I have a 50amp/220V outlet in my garage at home. When I plug in at home, I use the adapter shown below. It utilizes only one of the two 220v hot wires. Given my 50amp circuit in the garage works off two 25amp circuit breakers in the house, it is easy to concluded that it provides 25amp service to my PC.
I hate to do it, but I have to challenge this; two 25amp 110V breakers ganged together will provide one 25amp 220V outlet, not 50amp. Irregardless, as you said, the adapter will provide 25amp 110V to the RV.
When using the adapter on a 50amp 220V service, you will have a 50amp 110V service. This would explain why gophoenix didn't trip the breaker when using the adapter. The power post at the RV site will have one 20amp breaker, one 30amp breaker and two 50amp breakers ganged together.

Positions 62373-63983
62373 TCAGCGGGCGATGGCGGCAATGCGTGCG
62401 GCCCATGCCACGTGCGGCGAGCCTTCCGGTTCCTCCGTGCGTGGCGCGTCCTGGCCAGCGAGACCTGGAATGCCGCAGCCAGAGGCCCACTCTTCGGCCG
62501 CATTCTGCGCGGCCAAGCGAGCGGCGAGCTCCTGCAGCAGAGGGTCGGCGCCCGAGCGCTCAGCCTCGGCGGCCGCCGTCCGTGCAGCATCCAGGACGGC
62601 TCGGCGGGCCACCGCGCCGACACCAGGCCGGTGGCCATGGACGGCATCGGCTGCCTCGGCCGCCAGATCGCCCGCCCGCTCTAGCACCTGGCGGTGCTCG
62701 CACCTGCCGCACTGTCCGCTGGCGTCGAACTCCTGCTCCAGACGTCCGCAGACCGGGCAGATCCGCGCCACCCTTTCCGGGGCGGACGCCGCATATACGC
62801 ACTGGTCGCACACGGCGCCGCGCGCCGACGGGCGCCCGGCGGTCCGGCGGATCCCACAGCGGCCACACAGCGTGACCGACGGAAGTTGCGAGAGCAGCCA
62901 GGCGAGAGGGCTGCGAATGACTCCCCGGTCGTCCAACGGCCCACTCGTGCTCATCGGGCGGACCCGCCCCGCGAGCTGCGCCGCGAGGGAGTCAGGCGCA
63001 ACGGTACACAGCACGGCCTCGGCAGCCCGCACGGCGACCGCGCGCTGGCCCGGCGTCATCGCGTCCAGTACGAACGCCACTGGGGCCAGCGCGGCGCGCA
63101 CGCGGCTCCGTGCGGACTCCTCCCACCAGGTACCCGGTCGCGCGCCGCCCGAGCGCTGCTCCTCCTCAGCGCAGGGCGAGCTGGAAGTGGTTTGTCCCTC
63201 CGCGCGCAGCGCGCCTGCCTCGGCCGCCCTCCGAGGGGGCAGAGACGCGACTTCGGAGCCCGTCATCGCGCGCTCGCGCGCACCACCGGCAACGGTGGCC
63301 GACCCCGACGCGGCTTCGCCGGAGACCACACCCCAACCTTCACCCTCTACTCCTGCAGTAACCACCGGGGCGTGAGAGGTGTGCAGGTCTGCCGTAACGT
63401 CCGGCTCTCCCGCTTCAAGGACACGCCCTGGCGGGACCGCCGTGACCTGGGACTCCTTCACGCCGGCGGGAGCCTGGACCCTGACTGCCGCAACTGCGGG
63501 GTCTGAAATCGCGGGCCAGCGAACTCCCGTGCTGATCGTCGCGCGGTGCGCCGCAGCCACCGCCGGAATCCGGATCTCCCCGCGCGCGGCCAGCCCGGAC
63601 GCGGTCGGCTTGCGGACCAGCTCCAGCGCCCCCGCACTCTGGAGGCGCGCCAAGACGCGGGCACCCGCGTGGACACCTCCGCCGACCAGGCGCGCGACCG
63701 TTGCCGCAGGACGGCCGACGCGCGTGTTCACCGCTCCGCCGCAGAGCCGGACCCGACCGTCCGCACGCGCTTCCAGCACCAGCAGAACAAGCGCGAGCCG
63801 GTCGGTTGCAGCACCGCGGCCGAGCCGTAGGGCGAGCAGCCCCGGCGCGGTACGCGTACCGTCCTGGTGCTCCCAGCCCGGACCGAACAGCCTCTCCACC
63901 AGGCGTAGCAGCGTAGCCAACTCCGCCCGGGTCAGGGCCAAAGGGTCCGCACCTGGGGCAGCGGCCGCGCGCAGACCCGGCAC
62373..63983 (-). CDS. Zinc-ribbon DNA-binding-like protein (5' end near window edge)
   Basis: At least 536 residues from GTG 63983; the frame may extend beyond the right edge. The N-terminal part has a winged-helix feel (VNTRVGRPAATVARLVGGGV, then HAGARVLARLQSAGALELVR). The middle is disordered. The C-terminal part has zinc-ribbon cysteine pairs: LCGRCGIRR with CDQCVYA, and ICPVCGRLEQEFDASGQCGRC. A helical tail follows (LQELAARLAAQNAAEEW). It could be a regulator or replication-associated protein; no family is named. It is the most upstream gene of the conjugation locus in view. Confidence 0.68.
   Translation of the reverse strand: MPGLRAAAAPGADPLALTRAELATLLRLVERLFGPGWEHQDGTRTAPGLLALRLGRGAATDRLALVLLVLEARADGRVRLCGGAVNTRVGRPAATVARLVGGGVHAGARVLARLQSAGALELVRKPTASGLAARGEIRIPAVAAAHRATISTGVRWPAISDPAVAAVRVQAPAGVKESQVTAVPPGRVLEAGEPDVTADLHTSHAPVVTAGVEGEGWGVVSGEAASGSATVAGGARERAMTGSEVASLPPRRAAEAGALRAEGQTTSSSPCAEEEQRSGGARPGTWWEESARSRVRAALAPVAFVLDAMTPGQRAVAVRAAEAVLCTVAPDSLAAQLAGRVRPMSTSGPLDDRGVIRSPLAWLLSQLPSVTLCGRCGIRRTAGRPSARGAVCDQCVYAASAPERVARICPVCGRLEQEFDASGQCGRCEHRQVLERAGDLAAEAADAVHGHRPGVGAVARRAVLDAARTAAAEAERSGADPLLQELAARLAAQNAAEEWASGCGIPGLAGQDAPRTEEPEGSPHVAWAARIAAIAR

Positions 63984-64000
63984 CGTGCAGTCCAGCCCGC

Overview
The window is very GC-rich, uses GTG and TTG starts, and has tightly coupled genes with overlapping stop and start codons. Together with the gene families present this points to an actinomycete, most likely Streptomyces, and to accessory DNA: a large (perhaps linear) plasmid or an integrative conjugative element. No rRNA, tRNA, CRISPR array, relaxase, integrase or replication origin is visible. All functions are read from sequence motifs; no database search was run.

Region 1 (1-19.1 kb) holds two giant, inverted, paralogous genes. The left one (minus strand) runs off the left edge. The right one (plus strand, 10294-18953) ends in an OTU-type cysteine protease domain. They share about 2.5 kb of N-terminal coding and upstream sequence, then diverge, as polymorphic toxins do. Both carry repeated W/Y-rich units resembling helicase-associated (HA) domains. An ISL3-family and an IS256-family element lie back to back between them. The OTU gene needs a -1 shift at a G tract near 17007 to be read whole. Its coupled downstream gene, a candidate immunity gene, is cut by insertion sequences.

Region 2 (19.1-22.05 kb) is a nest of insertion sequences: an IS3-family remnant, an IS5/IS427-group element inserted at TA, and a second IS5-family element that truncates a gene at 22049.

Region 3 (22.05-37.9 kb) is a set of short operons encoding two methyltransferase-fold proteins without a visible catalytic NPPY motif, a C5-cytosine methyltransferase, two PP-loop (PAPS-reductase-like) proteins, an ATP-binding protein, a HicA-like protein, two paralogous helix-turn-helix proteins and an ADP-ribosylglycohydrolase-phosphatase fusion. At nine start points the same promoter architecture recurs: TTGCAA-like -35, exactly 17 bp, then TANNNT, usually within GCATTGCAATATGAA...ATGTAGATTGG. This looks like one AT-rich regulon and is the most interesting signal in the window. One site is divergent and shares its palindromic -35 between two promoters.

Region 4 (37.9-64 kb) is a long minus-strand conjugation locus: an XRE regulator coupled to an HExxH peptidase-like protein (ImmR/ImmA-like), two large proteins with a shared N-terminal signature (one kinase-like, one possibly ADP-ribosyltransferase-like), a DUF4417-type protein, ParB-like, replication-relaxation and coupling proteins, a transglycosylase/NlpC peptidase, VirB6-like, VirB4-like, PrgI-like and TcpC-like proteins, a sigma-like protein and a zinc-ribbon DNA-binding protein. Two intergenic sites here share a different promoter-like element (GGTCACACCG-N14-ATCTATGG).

Actually, most RVs that use 50amp service are set up for two 50amp 110V main breakers in the rig, not 220V. That is why there are four prongs, two 110V hot, one neutral and one ground. You need the neutral to get the 110V service from each hot lead, if you wanted 220V, you would wire between the hot leads and not use the neutral. The 30amp plug has three prongs, one each hot, neutral and ground. The adapter uses one of the 50amp hot leads, neutral and ground. One 30amp 110V service equals 3,300 watts, two 50amp 110V services equals 11,000 watts of power; that is why the 50amp cord on those class As is so large.
Using the adapter presents a potential problem, the 30amp power cord from the RV is now attached to a 50amp breaker. If there is a short before the 30amp breaker in the RV then the 30amp power cord and wiring up to the RV breaker panel is not properly protected; however, if the short is on the RV side of the RV breaker panel then the 30amp RV breaker will do it's job.